It turns out that the rich aren't different from you and me. They're not paying their federal income taxes, either.
Some of them, anyway. The chart below, via Felix Salmon, gives us an idea of how has changed over the past two decades. The light blue line shows the number of taxpayers making $200,000 or more who don't pay any federal income taxes. Notice the sharp tick up since 2007.
First, a big caveat. Only a very, very small percentage of top earners have zero federal income tax liability -- 0.88 percent in 2009, to be exact. Still, how do these lucky duckies pull it off? The chart below from the IRS helpfully breaks down which loopholes and deductions have driven this trend.
This tells us what's happening now, but it doesn't tell us why things are changing now. Without similar data for past years, it's hard to say exactly why more rich taxpayers aren't paying federal income tax payers today. Although we can certainly speculate. This looks like a story about the Great Recession -- remember, this data is from 2008 and 2009. Maybe rich taxpayers suffered bigger tax deductible losses. Or maybe they shifted their investment portfolios towards less risky, and tax-free, municipal bonds.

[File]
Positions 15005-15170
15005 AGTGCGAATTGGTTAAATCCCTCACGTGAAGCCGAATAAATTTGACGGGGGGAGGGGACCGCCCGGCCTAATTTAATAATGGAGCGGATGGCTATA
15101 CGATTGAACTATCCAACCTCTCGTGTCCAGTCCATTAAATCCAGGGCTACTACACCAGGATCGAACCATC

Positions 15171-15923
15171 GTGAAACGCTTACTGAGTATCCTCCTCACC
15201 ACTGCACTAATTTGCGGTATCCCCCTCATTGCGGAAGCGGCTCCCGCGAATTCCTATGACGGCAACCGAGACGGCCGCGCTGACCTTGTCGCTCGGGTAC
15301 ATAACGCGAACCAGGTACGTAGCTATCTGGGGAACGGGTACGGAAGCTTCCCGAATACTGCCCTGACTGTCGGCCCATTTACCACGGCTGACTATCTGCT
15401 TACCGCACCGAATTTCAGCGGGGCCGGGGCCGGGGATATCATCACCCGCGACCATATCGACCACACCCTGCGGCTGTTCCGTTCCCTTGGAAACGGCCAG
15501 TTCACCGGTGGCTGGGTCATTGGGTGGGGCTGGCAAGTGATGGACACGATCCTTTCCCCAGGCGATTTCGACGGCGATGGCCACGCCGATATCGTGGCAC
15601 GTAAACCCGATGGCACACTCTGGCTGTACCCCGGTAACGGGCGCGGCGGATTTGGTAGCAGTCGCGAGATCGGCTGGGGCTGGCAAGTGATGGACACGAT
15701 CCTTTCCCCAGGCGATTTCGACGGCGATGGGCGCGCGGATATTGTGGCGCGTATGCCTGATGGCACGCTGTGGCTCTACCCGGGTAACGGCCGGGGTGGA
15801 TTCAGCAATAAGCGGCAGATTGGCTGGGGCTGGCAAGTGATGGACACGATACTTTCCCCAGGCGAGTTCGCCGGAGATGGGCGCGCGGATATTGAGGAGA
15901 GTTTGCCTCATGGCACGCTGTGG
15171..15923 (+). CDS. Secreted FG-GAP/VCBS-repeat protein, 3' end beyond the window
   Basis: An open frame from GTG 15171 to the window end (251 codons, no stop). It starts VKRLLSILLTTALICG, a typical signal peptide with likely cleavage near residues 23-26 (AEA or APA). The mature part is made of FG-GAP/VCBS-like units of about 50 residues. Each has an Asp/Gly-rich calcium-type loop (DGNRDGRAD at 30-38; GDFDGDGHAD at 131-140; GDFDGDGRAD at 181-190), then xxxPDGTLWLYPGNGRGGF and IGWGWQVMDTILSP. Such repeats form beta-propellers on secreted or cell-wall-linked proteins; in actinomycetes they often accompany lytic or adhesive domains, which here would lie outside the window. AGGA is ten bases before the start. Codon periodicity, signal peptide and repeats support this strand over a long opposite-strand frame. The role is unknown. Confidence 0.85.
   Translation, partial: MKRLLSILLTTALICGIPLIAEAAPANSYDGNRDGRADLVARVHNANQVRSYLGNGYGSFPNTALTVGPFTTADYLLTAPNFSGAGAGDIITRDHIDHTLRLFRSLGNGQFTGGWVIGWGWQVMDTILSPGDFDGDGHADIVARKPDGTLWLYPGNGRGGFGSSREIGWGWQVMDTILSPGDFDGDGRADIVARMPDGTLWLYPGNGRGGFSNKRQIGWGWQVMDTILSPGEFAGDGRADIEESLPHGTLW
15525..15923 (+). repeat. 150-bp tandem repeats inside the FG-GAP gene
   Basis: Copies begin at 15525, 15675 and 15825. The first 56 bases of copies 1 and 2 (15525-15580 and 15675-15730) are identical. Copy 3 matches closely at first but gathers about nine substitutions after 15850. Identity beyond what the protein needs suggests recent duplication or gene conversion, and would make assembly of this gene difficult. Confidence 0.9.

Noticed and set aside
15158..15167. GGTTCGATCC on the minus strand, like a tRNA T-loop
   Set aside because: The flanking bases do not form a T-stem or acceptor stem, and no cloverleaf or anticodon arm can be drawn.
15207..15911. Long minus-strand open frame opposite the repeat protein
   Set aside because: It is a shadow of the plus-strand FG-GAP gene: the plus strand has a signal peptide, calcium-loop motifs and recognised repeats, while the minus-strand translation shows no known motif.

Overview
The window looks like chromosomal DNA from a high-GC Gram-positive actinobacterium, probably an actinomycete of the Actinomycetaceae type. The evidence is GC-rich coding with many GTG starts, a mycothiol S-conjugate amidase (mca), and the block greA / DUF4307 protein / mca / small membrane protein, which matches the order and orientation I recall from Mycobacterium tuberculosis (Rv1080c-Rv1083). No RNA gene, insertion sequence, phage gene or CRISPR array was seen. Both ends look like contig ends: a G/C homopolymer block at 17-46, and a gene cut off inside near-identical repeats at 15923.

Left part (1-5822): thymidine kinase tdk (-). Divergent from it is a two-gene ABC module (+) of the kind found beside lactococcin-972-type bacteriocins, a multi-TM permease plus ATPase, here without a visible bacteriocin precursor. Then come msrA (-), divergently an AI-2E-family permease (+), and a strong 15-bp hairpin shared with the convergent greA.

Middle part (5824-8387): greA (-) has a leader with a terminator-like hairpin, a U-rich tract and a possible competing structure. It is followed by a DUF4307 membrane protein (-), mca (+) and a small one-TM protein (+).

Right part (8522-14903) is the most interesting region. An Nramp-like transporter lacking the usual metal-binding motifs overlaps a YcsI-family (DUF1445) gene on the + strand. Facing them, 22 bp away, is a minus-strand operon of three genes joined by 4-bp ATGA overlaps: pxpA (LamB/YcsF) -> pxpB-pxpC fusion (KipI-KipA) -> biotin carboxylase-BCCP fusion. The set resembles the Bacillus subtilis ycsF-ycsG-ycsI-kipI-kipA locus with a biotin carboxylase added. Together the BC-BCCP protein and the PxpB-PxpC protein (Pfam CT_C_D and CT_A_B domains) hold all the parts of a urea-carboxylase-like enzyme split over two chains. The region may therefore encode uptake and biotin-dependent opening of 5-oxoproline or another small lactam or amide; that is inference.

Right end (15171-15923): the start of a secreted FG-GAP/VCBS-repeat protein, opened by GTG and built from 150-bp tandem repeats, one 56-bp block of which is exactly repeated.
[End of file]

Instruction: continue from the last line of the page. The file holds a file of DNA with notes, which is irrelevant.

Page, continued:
Whatever the case, the ranks of the rich among the notorious 47 percent of households that don't pay any federal income tax is on the rise. But I wouldn't hold my breath waiting for Eric Cantor to explain that it's only fair for them to have some skin in the game too.
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Matthew O'Brien is a former senior associate editor at The Atlantic.